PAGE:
I have no problem with it, though, as long as murder wasn't used to procure the human meat.
LOL - for some reason I got a bit sick thinking about eating a human 'fetus' ... but to each their own!
This thread is turning out great. I wish Abdallah kept posting : (
Balut is Duck fetus, still in the egg, steamed. With egg white.
Some...dish from India, forget the name, is llama fetus. Kind of taboo there now. Thanks Western thought.
But it's coming in vogue to eat the placenta for some whole foods trustafund hippies nowadays.
So technically they are cannibalizing themselves! It's tissue from their body!
: D But it also has a lot of nutrients/meat in it, I imagine--animals eat it because they need every bit of nutrition they can get, us...not so much. We got the nutrition.
There's so much problems we have with food. We eat chicken, turkey, pork, beef.
Most people have fish, turkey, quail, other foods...on special occasions, only. Gator Tail was common only before a football game against the gators. I'm one of the few people I know who eats deer meat regularly--we have such a limited meat diet and so many foods are taboo because of the status attached to them--squirrel, rat, raccoon, etc, are all 'pests', not food. Same with big cats, from cougar to mountain lion--not food, pests. Bear--we don't eat them. Coyotes--we don't eat them. These are all meat, food, and I daresay our ancestors did--but as time went on, it's like the mushroom market--the only ones you find culturally accepted are the the ones in the supermarket.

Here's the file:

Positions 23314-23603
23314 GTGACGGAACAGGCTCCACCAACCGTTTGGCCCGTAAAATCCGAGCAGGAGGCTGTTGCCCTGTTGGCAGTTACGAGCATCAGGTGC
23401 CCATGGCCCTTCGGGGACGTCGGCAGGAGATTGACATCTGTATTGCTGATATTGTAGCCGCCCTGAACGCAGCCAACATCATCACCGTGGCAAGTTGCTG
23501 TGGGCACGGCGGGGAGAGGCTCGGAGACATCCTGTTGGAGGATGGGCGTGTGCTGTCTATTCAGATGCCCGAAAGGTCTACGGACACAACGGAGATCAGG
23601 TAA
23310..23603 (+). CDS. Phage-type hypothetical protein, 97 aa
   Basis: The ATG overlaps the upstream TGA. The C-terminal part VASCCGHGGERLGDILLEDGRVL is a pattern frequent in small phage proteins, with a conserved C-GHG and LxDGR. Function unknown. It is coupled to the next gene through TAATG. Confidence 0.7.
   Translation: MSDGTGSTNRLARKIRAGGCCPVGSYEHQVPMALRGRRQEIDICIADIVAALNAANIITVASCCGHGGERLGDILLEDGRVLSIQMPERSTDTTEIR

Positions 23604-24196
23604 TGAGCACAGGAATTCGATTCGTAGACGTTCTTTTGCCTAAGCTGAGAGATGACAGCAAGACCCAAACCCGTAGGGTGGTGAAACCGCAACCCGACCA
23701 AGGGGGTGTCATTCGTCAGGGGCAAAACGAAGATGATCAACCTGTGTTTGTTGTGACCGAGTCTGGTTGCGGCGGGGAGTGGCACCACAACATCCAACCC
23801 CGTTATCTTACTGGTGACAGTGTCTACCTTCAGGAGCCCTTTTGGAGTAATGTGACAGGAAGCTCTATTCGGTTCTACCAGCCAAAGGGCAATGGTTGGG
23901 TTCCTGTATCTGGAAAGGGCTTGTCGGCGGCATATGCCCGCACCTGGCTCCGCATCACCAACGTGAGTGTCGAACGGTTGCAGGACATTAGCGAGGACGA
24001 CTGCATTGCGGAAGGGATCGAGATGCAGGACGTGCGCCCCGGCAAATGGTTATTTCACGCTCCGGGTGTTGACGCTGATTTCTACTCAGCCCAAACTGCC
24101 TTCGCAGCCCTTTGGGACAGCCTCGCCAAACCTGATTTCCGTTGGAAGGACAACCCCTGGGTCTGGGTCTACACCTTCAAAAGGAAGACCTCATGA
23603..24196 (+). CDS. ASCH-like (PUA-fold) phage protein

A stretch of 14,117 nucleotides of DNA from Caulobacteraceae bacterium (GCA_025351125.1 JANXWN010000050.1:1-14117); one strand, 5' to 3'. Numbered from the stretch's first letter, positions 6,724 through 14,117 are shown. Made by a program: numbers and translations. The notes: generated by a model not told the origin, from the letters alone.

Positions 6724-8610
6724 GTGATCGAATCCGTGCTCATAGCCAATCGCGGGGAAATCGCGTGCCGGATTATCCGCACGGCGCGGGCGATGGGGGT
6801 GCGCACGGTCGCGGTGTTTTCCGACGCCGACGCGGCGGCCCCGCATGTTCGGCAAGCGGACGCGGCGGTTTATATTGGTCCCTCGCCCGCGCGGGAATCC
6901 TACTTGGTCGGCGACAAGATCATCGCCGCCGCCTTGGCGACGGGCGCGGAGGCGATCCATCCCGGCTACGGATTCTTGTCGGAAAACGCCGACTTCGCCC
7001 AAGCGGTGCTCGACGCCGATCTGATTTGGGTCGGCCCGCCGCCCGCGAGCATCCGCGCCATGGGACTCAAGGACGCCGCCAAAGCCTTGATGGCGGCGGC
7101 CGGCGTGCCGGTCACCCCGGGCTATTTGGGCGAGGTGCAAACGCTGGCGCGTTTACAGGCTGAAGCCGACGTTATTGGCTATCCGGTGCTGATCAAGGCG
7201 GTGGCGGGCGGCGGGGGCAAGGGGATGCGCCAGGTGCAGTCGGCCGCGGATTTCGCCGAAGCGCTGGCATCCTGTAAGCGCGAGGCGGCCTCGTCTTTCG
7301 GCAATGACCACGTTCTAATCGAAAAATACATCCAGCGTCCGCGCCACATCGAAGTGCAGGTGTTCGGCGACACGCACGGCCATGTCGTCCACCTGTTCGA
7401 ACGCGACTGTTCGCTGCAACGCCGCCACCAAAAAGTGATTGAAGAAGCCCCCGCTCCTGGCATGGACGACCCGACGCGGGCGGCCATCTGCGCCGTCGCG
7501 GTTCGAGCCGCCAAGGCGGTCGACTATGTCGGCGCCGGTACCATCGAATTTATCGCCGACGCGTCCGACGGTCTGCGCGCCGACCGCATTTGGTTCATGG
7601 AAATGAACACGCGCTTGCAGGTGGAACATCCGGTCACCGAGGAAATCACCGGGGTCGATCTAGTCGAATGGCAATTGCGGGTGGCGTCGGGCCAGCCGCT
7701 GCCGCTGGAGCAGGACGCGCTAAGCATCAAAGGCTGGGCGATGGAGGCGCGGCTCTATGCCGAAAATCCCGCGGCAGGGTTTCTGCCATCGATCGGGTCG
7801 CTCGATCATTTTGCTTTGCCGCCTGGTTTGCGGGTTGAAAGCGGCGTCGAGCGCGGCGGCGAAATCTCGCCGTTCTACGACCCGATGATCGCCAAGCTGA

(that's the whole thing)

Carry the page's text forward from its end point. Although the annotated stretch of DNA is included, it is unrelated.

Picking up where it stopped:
That said, I get that cannibalism is a whole 'nother level of "taboo" for someone to push past, but there are other things to eat in survival situations, should our supply of meat dry up. Bugs, for instance--just as nutritious, unlikely to be bothered by the zombies should they come, and yet NO ONE turns to them for protein in any of the survival stories. Makes me quail at the day any supply system dies--supermarkets, the roads, mass infection of a major food source(potato famine, anyone?), and I have to go to work that day.